- 25 Sep 2014
- [International Secretariat]
- Region: PEOPLE’S REPUBLIC OF CHINA
A guard passes by an exhibition board during the China International Exhibition and Symposium on Police Equipment Anti-Terrorism Technology and Equipment (CIPATE) in Beijing May 2009 © Feng Li/Getty AFP
The flourishing trade, manufacture and export of tools of torture by Chinese companies is fuelling human rights violations across Africa and Asia, new research by Amnesty International and the Omega Research Foundation reveals.
The new report - China’s Trade in Tools of Torture and Repression - shows there are now more than 130 Chinese companies involved in the production and trade of potentially dangerous law enforcement equipment – compared to only 28 Chinese companies a decade ago.
Some of the devices openly marketed by these companies – including electric shock stun batons, metal spiked batons, and weighted leg cuffs – are intrinsically cruel and inhumane and therefore should immediately be banned.
Other equipment - that can have legitimate use in policing - such as tear gas and plastic projectiles or riot control vehicles – is being exported from China even when there is a substantial risk of serious human rights violations by the receiving law enforcement agencies.
"Increasing numbers of Chinese companies are profiting from the trade in tools of torture and repression, fuelling human rights abuses across the world,” said Patrick Wilcken, security trade and human rights researcher at Amnesty International.
Chinese companies – most of which are state-owned – have an increasingly strong presence in the global market for law enforcement equipment.
China is the only country known to manufacture spiked batons – which have metal spikes along the entire length of the baton or are plastic batons with a spiked metal head.
Seven Chinese companies openly advertise these inhumane sticks for export. Chinese-manufactured spiked batons have reportedly been used by police in Cambodia and exported to security forces in Nepal and Thailand.
The research found 29 Chinese companies involved in the export trade were advertising inherently cruel electric stun batons. These devices make it easy for security officials to apply extremely painful multiple shocks by hand to sensitive areas of the body including the genitals, throat, groin or ears without long-lasting physical traces.
“There is no excuse whatsoever for allowing the manufacture and trade in equipment for which the primary purpose is to torture or inflict cruel, inhuman or degrading treatment on people. These heinous acts are totally banned under international law and Chinese authorities should immediately place a ban on the production and trade in such cruel and inhumane devices,” said Patrick Wilcken.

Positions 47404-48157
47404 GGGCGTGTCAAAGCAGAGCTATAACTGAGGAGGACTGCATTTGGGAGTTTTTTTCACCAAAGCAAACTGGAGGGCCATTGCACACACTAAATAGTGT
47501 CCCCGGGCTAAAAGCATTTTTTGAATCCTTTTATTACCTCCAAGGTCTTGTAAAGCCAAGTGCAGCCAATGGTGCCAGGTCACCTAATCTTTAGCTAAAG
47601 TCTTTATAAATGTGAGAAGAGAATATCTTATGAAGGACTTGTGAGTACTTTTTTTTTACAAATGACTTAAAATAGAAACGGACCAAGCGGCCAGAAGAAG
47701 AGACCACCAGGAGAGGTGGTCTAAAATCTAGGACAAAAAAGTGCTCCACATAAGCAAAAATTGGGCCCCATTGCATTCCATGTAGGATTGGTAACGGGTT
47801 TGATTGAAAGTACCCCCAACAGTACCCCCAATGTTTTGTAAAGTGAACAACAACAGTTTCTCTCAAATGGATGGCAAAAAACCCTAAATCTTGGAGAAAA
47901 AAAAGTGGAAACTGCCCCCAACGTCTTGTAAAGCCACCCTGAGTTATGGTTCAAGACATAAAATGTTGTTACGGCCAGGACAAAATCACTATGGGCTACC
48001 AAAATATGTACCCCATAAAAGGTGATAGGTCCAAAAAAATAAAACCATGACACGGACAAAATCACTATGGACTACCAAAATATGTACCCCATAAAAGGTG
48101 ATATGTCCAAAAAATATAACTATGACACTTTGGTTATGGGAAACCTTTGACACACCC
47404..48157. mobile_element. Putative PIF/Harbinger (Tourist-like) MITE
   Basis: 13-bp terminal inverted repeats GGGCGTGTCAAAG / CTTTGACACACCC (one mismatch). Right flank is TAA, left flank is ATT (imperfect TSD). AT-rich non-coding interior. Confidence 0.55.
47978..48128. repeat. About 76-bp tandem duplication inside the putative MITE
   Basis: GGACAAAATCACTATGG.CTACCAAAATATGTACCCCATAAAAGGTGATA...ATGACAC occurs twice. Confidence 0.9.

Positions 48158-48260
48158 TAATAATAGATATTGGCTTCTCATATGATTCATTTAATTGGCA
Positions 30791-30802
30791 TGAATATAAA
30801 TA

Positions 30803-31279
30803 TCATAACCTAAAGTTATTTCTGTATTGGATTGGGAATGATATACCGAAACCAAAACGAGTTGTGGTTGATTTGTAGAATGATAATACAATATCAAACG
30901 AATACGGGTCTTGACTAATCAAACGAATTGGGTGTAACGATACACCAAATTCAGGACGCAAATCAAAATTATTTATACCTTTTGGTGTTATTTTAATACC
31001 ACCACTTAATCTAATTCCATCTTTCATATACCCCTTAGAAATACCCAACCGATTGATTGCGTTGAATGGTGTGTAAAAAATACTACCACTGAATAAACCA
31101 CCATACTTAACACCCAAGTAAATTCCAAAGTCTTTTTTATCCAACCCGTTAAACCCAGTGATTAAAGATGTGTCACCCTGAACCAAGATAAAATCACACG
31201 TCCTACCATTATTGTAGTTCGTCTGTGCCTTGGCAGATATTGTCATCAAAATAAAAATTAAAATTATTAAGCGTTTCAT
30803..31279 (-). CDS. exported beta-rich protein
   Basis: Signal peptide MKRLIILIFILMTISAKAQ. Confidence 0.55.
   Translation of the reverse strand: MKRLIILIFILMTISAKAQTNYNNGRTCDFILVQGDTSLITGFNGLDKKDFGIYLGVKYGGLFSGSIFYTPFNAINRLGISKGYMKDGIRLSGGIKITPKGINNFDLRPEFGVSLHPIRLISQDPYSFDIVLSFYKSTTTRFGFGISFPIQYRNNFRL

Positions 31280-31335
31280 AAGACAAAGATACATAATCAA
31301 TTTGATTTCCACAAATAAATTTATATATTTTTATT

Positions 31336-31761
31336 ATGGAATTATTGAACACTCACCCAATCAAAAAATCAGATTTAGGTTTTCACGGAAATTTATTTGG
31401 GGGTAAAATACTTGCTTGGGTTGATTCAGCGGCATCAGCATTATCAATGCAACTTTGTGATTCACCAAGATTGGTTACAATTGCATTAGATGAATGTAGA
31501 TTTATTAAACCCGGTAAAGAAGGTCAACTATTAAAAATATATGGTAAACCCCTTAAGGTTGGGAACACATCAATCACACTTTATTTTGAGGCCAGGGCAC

One company – China Xinxing Import / Export Corporation – which has advertised equipment including thumb cuffs, restraint chairs, electric shock stun guns and batons – stated in 2012 that it has links with more than 40 African countries and its trade with Africa was worth more than US$100 million.
Amnesty International and Omega found evidence of what appear to be Chinese manufactured electric shock batons being carried by police in Ghana, Senegal, Egypt and Madagascar.
The worldwide trade in such equipment is also poorly controlled, and even those countries with more refined regulations such as in the EU and the USA need to make improvements and close gaps as new products and technologies enter the market.
The growth in China’s international trade in tools of torture and repression has taken place against a backdrop of continuing human rights violations at home. Torture and ill-treatment as well as the use of arbitrary force remain widespread in detention and in suppressing protests in the country. Amnesty International has documented a wide range of physical torture in China including through the use of electric shock batons.
Amnesty International and Omega are urging the Chinese authorities and those of all other countries to:
- - impose an immediate ban on the production and trade of inherently abusive equipment
- - immediately suspend or deny trade licences for the supply of other equipment to law enforcement agencies and forces where there is a substantial risk the equipment will be used to commit or facilitate serious human rights violations
- - establish export control regulations and practices for the control of security and police equipment that can have a legitimate use but is easy to abuse
- - end all torture and cruel, inhuman and degrading treatment and punishment, as well as the use of arbitrary force, and investigate all allegations of such acts to bring the perpetrators to justice.
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